The fragmentation of landscapes, induced by the growing urbanisation, is a major cause of biodiversity loss. Ecological corridors are landscape elements that make up for the negative effects of habitat fragmentation in agricultural or natural landscapes. However, their effectiveness have been rarely assess in an urban context. To do so, we analysed shrews in woodlots, corridors and domestic gardens that are connected or disconnected from a corridor. Indeed, these mammals are very sensitive to fragmentation and could play an important ecological role even in small and isolated areas such as domestic gardens. Ninety-seven shrews, from three species were trapped. In our study, Sorex coronatus, Sorex minutus and Crocidura russula were not widely distributed and mainly occurred in woodlots, corridors and connected gardens. In gardens, shrew occurrences were mainly determined by landscape configuration with negative effects of the distance to the corridor and the distance to the woodlot, stronger for C.russula than Sorex species. At the local scale, garden management and vegetation showed a positive effect mainly for Sorex species. The quality of gardens seems good enough to permit the co-occurrence of several species of shrews and thus competition was not identified as a major process for determining the occurrence. We showed that, as in other ecosystems, ecological corridors in urban context can play an effective role for the distribution of organisms with low dispersal capabilities and should be develop in planning strategies.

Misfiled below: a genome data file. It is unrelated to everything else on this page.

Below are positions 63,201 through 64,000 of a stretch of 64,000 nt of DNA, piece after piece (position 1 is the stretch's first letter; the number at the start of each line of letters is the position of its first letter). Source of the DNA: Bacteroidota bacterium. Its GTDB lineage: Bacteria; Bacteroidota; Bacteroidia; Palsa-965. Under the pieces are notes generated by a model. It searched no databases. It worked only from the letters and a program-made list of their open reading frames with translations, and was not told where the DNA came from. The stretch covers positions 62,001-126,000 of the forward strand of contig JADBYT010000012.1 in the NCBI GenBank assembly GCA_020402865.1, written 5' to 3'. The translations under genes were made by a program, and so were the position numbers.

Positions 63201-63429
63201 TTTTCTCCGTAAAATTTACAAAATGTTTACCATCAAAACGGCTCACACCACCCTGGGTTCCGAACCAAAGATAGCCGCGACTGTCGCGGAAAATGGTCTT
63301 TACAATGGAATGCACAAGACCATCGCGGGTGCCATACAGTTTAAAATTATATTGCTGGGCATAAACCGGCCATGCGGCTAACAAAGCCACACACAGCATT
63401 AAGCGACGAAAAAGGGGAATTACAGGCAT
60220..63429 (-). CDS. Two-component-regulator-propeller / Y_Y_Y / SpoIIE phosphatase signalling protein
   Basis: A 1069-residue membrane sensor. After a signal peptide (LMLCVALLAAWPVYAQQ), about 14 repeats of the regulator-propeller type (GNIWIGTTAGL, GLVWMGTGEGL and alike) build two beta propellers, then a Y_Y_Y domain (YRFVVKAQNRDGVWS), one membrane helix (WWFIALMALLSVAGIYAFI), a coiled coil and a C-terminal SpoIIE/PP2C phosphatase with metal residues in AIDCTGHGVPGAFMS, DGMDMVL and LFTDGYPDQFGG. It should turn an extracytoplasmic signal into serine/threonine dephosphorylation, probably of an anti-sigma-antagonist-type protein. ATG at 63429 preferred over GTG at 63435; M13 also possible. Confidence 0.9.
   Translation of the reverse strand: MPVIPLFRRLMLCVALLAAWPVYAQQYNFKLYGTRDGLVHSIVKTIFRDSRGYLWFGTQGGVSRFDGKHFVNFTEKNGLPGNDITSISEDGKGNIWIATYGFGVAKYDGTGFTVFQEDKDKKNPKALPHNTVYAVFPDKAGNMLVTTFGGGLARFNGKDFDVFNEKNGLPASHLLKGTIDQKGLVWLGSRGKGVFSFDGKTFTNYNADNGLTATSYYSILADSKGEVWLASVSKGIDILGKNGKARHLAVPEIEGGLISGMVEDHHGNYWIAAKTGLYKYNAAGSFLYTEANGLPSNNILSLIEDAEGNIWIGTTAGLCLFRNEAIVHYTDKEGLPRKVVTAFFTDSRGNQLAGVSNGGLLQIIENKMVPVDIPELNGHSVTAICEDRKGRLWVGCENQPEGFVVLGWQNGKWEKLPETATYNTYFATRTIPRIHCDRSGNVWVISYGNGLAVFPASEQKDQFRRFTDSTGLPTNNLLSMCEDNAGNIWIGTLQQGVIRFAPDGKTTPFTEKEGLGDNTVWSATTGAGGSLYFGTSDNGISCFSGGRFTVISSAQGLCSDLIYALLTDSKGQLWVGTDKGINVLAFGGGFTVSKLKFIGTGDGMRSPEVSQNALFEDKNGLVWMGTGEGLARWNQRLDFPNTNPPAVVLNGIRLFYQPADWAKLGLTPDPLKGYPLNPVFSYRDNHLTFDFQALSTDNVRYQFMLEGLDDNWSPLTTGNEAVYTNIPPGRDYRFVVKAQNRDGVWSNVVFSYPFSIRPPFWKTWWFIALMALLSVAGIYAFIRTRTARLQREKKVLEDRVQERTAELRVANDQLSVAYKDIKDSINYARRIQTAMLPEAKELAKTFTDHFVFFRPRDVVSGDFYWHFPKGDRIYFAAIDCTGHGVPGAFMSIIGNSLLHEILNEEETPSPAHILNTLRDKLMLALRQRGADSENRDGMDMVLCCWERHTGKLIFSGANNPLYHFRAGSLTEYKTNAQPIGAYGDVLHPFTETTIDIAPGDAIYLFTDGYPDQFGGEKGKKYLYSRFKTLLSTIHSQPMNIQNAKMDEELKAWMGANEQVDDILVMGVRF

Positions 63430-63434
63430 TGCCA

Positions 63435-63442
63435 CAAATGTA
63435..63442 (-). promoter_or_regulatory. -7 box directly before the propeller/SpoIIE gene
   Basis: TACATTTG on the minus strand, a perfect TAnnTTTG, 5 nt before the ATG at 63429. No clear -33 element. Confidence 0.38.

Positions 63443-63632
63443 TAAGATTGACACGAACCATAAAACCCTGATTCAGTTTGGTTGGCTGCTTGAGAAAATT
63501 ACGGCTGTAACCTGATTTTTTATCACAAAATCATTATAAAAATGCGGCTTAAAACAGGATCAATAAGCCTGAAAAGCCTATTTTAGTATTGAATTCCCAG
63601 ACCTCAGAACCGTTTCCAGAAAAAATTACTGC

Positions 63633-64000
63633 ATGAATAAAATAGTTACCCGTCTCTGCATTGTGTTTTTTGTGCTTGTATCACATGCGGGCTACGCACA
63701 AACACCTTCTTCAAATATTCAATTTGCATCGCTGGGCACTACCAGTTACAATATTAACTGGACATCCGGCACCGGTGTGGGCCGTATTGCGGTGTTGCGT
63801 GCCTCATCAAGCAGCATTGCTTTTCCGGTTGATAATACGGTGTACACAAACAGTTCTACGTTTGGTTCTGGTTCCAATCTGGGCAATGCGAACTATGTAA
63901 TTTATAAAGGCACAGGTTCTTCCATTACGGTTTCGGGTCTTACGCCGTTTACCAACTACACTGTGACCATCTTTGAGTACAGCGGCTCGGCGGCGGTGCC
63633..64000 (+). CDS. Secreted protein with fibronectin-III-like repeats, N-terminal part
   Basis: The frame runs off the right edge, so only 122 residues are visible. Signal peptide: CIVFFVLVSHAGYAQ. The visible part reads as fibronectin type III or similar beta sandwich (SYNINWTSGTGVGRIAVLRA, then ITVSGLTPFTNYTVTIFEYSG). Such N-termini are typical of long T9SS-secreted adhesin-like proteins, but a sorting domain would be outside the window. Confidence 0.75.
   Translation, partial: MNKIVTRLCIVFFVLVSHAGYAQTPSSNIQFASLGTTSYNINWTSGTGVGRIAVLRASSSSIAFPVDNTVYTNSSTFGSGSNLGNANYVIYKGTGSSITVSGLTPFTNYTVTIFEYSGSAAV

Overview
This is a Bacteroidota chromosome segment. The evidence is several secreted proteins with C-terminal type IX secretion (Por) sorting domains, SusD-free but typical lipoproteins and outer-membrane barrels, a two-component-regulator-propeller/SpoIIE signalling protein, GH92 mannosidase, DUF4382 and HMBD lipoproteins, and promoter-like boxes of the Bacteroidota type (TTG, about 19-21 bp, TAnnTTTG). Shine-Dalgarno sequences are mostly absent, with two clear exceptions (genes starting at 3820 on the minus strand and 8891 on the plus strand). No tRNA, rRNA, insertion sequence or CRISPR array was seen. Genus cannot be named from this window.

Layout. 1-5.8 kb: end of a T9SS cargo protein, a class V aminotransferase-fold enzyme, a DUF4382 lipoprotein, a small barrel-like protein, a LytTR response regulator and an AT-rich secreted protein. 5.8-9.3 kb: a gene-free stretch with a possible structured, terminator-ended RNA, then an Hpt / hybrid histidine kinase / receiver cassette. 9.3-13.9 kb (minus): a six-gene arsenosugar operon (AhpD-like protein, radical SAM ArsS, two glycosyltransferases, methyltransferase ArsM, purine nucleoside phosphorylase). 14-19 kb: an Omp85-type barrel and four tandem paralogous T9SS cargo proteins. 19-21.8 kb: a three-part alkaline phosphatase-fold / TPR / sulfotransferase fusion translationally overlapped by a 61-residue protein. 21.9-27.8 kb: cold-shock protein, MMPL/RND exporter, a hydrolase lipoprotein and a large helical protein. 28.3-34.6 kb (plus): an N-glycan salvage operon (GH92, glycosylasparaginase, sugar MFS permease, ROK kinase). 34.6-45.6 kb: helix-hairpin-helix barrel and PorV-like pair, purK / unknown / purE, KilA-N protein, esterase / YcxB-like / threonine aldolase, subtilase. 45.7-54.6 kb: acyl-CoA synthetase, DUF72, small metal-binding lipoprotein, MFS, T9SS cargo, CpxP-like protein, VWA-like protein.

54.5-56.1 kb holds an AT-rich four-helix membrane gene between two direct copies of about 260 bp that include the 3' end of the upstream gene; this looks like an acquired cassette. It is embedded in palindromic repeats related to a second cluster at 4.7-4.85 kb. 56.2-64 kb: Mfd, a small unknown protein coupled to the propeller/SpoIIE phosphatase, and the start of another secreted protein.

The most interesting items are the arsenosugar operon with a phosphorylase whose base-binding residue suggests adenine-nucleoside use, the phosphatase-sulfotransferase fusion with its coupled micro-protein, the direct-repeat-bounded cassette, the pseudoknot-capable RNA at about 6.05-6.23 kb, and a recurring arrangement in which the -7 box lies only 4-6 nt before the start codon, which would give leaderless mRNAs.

Urban Ecosystems – Springer Journals
Published: Jan 23, 2013
It’s your single place to instantly
discover and read the research
that matters to you.
Enjoy affordable access to
over 18 million articles from more than
15,000 peer-reviewed journals.
All for just $49/month
Query the DeepDyve database, plus search all of PubMed and Google Scholar seamlessly
Save any article or search result from DeepDyve, PubMed, and Google Scholar... all in one place.
Get unlimited, online access to over 18 million full-text articles from more than 15,000 scientific journals.
Read from thousands of the leading scholarly journals from SpringerNature, Elsevier, Wiley-Blackwell, Oxford University Press and more.
All the latest content is available, no embargo periods.
“Hi guys, I cannot tell you how much I love this resource. Incredible. I really believe you've hit the nail on the head with this site in regards to solving the research-purchase issue.”Daniel C.
“Whoa! It’s like Spotify but for academic articles.”@Phil_Robichaud
“I must say, @deepdyve is a fabulous solution to the independent researcher's problem of #access to #information.”@deepthiw
“My last article couldn't be possible without the platform @deepdyve that makes journal papers cheaper.”@JoseServera